Utah’s Rocky Mountains

The next morning, we woke up and after gassing up the van merged once again onto I-80 east.  We had partially done this drive 2 years prior when we visited friends who were on a work trip in Park City, UT.  The first half hour of the drive we recognized a few things from before but after we passed Park City it was all new to us.

Utah is one of our favorite states.  This is because it has so much varied natural beauty.  Driving from the desert in Salt Lake City up into the Rocky Mountains the scenery does a 180.  It goes from small squat sage brush and cactus to tall alpine pine trees with blue green rivers and lush mountain valleys.  We passed mountain ski towns and surprisingly enough mountain farming towns.  The highway in the part of Utah twisted and turned around the huge Rocky Mountains.  As we got closer to the Wyoming border the scenery once again changed from alpine greens back into a high desert landscape.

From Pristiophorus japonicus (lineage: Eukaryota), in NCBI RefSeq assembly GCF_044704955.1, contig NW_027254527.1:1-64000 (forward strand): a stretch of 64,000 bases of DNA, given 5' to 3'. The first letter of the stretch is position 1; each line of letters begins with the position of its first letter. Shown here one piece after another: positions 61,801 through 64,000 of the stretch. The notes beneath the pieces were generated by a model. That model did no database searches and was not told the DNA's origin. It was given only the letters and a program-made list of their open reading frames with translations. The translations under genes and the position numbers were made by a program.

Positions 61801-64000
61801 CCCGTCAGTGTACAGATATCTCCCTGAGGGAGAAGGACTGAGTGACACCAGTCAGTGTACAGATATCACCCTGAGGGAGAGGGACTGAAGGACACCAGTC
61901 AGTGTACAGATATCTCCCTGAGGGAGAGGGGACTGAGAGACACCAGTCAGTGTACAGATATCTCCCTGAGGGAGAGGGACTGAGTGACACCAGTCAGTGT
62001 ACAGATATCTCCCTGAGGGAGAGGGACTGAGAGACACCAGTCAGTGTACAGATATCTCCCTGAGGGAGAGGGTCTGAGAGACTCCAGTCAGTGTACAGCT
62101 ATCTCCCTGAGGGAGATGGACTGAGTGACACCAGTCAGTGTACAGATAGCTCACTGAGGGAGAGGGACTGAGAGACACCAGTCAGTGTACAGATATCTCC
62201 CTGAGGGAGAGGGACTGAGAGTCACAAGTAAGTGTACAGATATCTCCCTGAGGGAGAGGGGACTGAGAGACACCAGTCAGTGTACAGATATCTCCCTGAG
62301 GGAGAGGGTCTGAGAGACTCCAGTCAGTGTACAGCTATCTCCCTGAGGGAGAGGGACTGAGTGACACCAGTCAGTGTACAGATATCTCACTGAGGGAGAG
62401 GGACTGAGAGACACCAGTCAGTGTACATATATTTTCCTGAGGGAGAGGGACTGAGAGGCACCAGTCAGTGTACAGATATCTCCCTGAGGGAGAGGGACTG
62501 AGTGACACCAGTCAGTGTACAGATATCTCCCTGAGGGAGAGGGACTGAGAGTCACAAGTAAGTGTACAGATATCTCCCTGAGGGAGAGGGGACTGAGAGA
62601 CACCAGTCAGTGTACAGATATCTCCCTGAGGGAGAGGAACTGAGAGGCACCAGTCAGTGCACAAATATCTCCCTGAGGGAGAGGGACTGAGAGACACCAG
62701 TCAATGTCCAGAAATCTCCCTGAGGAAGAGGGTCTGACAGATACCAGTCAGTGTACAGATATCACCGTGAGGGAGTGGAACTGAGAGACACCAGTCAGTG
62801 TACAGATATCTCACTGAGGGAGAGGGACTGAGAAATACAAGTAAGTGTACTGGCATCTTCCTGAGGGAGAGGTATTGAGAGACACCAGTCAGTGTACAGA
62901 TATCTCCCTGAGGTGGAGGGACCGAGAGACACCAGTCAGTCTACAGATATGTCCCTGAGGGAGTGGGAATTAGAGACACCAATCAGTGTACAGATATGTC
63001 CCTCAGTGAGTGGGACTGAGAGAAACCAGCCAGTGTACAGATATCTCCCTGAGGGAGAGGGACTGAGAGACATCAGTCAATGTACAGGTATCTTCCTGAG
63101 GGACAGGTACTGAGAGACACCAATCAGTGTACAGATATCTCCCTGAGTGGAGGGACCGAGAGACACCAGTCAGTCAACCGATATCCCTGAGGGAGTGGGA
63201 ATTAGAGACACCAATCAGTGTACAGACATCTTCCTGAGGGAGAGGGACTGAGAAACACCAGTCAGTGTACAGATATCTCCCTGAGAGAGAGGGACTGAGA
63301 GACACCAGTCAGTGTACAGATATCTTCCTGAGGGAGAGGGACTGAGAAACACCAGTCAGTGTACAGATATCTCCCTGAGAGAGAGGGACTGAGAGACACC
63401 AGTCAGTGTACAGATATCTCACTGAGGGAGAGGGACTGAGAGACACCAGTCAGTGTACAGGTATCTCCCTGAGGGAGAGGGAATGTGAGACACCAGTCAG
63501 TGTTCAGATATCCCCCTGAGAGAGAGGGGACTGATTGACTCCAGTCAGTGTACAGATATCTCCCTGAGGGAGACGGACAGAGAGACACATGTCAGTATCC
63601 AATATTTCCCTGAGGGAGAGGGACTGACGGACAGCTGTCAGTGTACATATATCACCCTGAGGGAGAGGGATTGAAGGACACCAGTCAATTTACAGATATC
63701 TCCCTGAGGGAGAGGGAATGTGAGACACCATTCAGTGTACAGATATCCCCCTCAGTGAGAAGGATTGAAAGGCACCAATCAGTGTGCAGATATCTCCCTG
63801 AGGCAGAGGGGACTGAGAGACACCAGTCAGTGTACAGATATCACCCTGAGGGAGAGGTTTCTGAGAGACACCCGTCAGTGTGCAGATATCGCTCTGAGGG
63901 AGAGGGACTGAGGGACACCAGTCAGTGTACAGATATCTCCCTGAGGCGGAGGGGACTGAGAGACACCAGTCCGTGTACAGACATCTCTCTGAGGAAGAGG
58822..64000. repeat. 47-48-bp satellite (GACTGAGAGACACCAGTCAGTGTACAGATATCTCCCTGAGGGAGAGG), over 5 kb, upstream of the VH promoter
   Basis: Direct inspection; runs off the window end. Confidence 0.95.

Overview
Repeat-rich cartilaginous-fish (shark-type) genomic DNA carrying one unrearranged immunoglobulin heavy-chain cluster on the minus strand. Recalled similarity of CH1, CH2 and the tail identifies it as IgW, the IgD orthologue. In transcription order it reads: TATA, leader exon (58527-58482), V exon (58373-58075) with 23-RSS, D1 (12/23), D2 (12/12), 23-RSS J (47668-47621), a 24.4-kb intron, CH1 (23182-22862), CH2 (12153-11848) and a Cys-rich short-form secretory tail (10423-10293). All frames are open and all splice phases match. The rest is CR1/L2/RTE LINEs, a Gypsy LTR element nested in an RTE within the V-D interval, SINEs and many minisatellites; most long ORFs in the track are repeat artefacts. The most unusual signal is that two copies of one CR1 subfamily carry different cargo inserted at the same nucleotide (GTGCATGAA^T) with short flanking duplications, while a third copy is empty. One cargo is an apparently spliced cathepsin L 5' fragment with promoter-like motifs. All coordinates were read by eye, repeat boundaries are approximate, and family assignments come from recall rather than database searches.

Evanston, Wyoming & The Jamaican Bobsled Team

Soon enough we entered into the southwestern corner of Wyoming.  As it was getting to be close to lunch, we stopped at the first town that we came to; Evanston.  After eating lunch in the van, we set out to explore the little town.  Evanston it turned out started as a railroad town then a major stopping point on the Lincoln Highway (now I-80).  What its most famous for today is oddly enough the Jamaican Bobsled Team.